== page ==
Man accused of killing Jasmine McMonagle set fire to car after she refused a reconciliation

The man accused of murdering Jasmine McMonagle told a psychiatrist he bought the mother-of-two a car for Christmas but later set fire to it after she would not agree to a reconciliation, a jury has heard.

Richard Burke told Dr Anthony Kearns, a now retired forensic psychiatrist who formerly worked at the Central Mental Hospital, that he had never held down a job and had experienced a period of homelessness after he dropped out of college when he became addicted to cannabis and head shop drugs.

The trial also heard Mr Burke held a number of persistent delusional beliefs that Ms McMonagle had been unfaithful and had given drugs to her children. The court heard these beliefs were completely false and had no basis in reality.

The Central Criminal Court, sitting in Monaghan, today (WEDNESDAY) heard evidence from two psychiatrists who both agree that Mr Burke was suffering from a mental disorder at the time of the killing which substantially diminished his responsibility.

Consultant forensic psychiatrist at the Central Mental Hospital, Dr Dearbhla Duffy, said it was her view that Mr Burke was “acutely psychotic” at the time of the alleged offences and for a short period afterwards.

She said descriptions of his presentation when he had been admitted to a psychiatric hospital a year prior to the killing “echoed aspects of his presentation in January 2019”.

Mr Burke (32), of Killygordon, County Donegal, has pleaded not (NOT) guilty to the murder of Ms McMonagle at Forest Park, Killygordon on January 4, 2019 but guilty (GUILTY) to her manslaughter.

Dr Kearns told defence counsel Michael Bowman SC he interviewed Richard Burke on four occasions between May and July 2020.

The psychiatrist said Mr Burke told him his father was a truck driver and his mother worked as a psychiatric nurse.

The accused was born in North London and moved back to Ireland when he was 8, living with his grandparents initially until his family joined him in September the following year.

Dr Kearns said Mr Burke told him he attended Letterkenny IT after finishing school but dropped out after a short time because he developed a drug habit and everything “went apart”. He began smoking cannabis at the age of 16 and continued to do so from then on.

The accused said after his exams he started experimenting with drugs from a head shop which he called “pretend cocaine” and “pretend ecstasy”.

He told the psychiatrist he left college after drugs “properly took hold” of him and he left his Mum and Dad’s house and was homeless for a period of time.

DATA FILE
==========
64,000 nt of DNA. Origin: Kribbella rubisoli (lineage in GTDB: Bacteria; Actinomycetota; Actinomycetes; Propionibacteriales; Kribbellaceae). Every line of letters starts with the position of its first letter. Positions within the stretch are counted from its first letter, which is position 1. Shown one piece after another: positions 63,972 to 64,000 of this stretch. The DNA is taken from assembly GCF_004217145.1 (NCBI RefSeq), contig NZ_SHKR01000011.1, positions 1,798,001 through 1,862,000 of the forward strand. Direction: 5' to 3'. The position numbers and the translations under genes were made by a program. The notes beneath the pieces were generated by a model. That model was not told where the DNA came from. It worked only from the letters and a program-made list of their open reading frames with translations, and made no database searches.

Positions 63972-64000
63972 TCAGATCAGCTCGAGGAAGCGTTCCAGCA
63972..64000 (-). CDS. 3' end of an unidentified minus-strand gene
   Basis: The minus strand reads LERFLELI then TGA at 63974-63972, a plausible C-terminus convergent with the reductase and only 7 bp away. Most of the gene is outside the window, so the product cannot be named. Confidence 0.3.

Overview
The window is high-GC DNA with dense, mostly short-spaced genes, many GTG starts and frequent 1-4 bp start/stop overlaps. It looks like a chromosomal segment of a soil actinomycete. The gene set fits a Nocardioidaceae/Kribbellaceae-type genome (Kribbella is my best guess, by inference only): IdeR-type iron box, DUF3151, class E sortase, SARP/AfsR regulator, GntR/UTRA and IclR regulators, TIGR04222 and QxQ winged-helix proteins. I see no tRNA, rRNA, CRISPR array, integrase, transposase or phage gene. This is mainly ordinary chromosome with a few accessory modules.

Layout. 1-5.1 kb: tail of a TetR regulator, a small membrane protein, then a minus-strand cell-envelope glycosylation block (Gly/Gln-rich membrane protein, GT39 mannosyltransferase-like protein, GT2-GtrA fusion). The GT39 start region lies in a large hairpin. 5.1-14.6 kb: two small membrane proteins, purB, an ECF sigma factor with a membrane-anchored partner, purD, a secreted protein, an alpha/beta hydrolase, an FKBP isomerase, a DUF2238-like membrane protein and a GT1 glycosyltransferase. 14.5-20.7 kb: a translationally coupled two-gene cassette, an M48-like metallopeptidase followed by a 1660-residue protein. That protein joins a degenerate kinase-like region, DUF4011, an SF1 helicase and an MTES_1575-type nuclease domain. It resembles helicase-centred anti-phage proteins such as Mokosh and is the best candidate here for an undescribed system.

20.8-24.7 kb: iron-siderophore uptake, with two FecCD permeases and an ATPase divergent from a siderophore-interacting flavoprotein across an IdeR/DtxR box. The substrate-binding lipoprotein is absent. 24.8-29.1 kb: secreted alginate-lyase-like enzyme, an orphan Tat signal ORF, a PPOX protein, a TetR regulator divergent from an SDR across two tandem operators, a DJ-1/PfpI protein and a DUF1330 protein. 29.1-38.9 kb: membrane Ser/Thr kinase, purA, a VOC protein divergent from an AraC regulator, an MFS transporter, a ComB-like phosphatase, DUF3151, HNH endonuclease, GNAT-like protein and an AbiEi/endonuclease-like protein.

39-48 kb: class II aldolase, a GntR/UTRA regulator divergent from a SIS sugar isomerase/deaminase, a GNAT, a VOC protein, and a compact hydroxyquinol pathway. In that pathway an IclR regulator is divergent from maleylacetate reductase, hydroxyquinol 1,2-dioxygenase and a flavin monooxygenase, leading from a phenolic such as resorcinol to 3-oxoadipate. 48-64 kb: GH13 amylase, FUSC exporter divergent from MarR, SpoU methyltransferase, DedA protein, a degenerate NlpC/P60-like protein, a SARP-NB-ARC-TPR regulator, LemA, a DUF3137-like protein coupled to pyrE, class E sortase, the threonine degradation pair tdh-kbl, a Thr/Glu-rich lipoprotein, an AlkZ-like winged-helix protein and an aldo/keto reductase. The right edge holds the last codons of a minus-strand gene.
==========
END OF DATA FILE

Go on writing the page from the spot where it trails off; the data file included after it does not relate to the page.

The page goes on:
Mr Burke said he got into trouble with the law, robbing the local head shop. He told Dr Kearns he did this because he was not working and had no money. He was arrested and prosecuted.

The psychiatrist said Mr Burke told him he had never managed to hold down a job and the doctor took this to mean subsequent to part time jobs he had told the doctor about working at variously such as a chimney sweep, a cobbler and as a waiter in a local hotel.

Mr Burke told the doctor he first encountered Ms McMonagle on an internet forum. He said they lost contact for about a year before connecting through Facebook. They arranged to meet and he went to her house. At the time he was homeless and out of work, Dr Kearns said.

He said he fell in love “when she opened to door” and “it got serious quickly”. She already had a child from a previous relationship and they decided to try for a baby.

In December 2016 Ms McMonagle became pregnant, however Mr Burke told the psychiatrist that later the same month she told him that she did not want him around saying he was “disrupting the household”.

He told the psychiatrist he bought a used car for Ms McMonagle, a Nissan Micra, and said he wanted to teach her to drive. Mr Burke said he went to the Ms McMonagle’s house every day to “try to bring her round” but this was without success and they did not reconcile.

Mr Burke said he woke up one day “absolutely fuming” and bought a substantial amount of cannabis and cans of alcohol. He said he “jumped behind the wheel” of the car and ended up crashing it and setting fire to it.

He told doctor Kearns he ended up in a garda car “with bracelets on”. He was meant to be in court that day, he said, but because of the drinking and the cannabis use he “lost track of it”.

Dr Kearns said Mr Burke told him that because he came from a small town “everyone knew his business” and he was known as the only homeless man in Donegal town.